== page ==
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Writing Style: Taylor Swift in the World of Beyoncé

This week I got feedback on my latest projects. Now let me reiterate that it was excellent, timely, professional advice. And I trust this writing professional implicitly and she challenged me to go deeper -- which I need to do in this publishing climate.

I'm writing about wealth and privilege (Wentworth Heiresses) in a time when all of that stuff is not relevant to normal people. People are into #MeToo and making deep, emotional statements about the world around them. I'm still walking my dog and dancing to Adam Ant down the sidewalk. Then, I had an epiphany yesterday when my mom sent me the new Taylor Swift video and said it reminded her of my daughter.



The world is falling apart. I don't want to go there. I don't even read the news anymore. It's so ugly and depressing and full of name-calling and I don't like that. It's bad juju for me. I like happy, colorful energy and though life has taken me through the wringer in the last few years, I'm still not ready to go "deep" in my fiction. This writing professional was adamant that I didn't need to -- but if I wanted to catch up with what's happening in publishing, then I did -- and that is 100% truth. But I think I'm the Taylor Swift of writing and I'm oblivious to what's going on in the real world, and happily so. Like Taylor in this video.

So I guess I don't want to catch up. Not because I couldn't -- I'm a good learner -- I would figure it out. But because I don't want to explore those dark places emotionally that other people seem to love in their fiction. At least not yet. Even when I read Thomas Hardy's "Jude the Obscure" he didn't take me emotionally to some of the places that today's fiction does. I don't want to be depressed or feel dark things. Which may make me a dinosaur and irrelevant in the publishing world, but I want to look at the shiny, pretty side of life. The world needs those depths plunged. I just don't think it's my job to do it.

I grew up with "Pillow Talk" and Doris Day as my influencer. My mom said I never walked anywhere as a child -- I danced. I think that is my nature and I'm going to stick with that.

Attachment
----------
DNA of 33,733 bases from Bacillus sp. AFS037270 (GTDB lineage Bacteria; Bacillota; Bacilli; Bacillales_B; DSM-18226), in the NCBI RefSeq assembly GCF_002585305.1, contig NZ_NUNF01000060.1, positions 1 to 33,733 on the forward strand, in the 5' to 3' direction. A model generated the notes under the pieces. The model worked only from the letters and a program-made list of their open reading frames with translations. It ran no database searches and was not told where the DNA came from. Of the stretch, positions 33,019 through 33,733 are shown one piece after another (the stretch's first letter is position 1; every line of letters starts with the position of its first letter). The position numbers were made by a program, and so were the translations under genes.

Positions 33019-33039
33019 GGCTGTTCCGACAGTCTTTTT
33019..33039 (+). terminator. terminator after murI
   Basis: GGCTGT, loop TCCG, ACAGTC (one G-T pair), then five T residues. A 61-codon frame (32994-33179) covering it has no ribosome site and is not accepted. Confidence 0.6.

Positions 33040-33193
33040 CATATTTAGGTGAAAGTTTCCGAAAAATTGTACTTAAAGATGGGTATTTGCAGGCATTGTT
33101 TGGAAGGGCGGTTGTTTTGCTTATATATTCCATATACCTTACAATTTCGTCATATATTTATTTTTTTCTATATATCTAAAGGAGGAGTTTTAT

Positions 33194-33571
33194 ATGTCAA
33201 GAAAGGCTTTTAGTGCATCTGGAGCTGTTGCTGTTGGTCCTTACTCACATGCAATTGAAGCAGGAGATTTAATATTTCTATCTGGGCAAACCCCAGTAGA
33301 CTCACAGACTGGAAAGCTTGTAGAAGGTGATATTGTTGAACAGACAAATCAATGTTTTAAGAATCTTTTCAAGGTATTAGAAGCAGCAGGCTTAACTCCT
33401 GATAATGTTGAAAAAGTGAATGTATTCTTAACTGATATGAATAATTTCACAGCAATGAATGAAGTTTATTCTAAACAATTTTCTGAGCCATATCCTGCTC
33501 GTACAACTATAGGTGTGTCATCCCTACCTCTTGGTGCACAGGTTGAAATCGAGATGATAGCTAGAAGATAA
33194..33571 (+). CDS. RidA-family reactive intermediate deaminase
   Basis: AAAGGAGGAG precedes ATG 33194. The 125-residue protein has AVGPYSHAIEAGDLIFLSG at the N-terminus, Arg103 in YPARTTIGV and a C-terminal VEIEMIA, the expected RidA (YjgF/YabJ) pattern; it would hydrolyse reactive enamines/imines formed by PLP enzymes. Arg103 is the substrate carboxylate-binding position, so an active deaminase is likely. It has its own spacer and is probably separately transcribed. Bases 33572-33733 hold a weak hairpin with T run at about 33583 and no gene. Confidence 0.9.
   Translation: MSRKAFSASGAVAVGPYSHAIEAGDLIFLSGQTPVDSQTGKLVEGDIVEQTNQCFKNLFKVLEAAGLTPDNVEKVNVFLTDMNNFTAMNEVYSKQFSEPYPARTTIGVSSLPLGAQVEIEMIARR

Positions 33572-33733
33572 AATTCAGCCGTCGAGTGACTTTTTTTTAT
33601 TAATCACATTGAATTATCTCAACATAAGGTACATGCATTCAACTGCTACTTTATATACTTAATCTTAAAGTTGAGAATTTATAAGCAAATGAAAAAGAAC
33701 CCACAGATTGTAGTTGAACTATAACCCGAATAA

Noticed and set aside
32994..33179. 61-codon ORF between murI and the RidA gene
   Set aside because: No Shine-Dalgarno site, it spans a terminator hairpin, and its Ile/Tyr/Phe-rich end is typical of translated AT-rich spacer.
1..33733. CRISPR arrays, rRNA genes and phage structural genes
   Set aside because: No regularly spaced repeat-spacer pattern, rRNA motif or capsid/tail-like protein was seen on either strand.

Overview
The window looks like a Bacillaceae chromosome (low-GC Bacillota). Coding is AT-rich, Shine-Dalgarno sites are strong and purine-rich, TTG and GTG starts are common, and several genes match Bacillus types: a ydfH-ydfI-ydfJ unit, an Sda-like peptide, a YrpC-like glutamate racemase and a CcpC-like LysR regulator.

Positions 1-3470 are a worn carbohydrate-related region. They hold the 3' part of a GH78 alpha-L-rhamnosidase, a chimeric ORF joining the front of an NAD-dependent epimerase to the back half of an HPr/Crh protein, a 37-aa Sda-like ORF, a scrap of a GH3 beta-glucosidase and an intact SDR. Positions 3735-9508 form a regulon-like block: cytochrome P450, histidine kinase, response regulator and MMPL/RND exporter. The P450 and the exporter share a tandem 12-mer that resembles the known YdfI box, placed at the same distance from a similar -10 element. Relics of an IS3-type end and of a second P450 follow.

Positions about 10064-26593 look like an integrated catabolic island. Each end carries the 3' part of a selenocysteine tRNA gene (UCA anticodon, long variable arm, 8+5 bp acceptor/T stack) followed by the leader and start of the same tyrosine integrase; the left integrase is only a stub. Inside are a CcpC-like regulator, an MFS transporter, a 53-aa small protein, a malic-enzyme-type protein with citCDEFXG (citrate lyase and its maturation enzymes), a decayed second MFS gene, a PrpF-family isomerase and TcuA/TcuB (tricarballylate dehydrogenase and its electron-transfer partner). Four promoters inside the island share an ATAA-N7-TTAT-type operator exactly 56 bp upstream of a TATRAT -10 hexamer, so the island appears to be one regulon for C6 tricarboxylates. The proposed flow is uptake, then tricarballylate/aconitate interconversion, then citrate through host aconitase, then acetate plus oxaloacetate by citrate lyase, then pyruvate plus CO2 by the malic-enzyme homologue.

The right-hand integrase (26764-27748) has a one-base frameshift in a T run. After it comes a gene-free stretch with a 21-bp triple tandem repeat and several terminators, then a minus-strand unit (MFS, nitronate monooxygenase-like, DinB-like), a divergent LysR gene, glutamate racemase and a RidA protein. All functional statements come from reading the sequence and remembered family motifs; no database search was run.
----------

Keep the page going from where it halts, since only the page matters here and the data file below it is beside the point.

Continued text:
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While WWII was raging on, Fred Astaire was dancing.

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While the world battles, I want to dance because there are enough writers out there who can plumb the depths of life's harsh truths. My current book is about five sisters with three different moms, but the same dad -- who inherit billions. I wrote it because I wanted to explore what it's like to watch a father be a good father to one set of kids and a terrible father to another. It's not rocket science -- but it interests me and for now, that has to be enough.

Incidentally, I have never been everyone's cup of tea. My humor is not for everyone and can be quite offensive to some people. Luckily, in today's market I CAN write what I want and that is a blessing! I'm also going to buy me a bubble gum cover that everyone says is out of fashion. As if.


"Write to Market!" They said.

That is such great advice. Write for the market and you will sell lots of books. It's such an easy equation. Why can't I just do that? The rules for fiction that sells are so basic in the romance genre.


  • Nice heroines (Ie., not snarky)

  • Handsome, manly heroes (ie., not nerds in venture capital)

  • Romantic settings (not Silicon Valley -- trust me on that one!)

  • Primary focus is on the relationship (this one really gets me, I'm too ADD for that.)

The problem for me is that my favorite romances don't have these elements, so that really screws me up."Pride and Prejudice" has the best hero in the history of heroes, and he's a total jerk. (Until we find out who he really is.) Lizzy is so proud and full of herself that she turns down a proposal that could rescue her family from entailment laws. And is the suburbs in England really that romantic?

What about "Jane Eyre?" Mr. Rochester might just be a sociopath. LOL "Far from the Madding Crowd" -- Bathsheba definitely has narcissistic personality disorder and Gabriel Oak is probably an enabler, but he loves her as Jesus loves us -- when we are not worthy of being loved. Could there be anything more romantic?

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My current heroine is a social worker in San Francisco. She dresses badly and couldn't care less. The hero is a would-be lawyer who has secrets and a broken hip. The setting is a gothic mansion in modern-day San Francisco where the heroine lives with the father who abandoned her. This is what my brain is like. It is NOT normal. It cannot do what it's supposed to. I'm feeling frustrated today that I have to finish this story with too many characters and a lot of resolution still to go.

If only I could throw a sword fight in and make my heroine swoon over her handsome rake savior. Alas, I cannot. I just need to finish the book. If you identify with any of this craziness, this post is for you. Not all of us are meant for the masses. Some of us are meant to appeal to a specific palate. Just finish the book. I have to tell myself that after 40 books published. Just finish the book. It's for someone.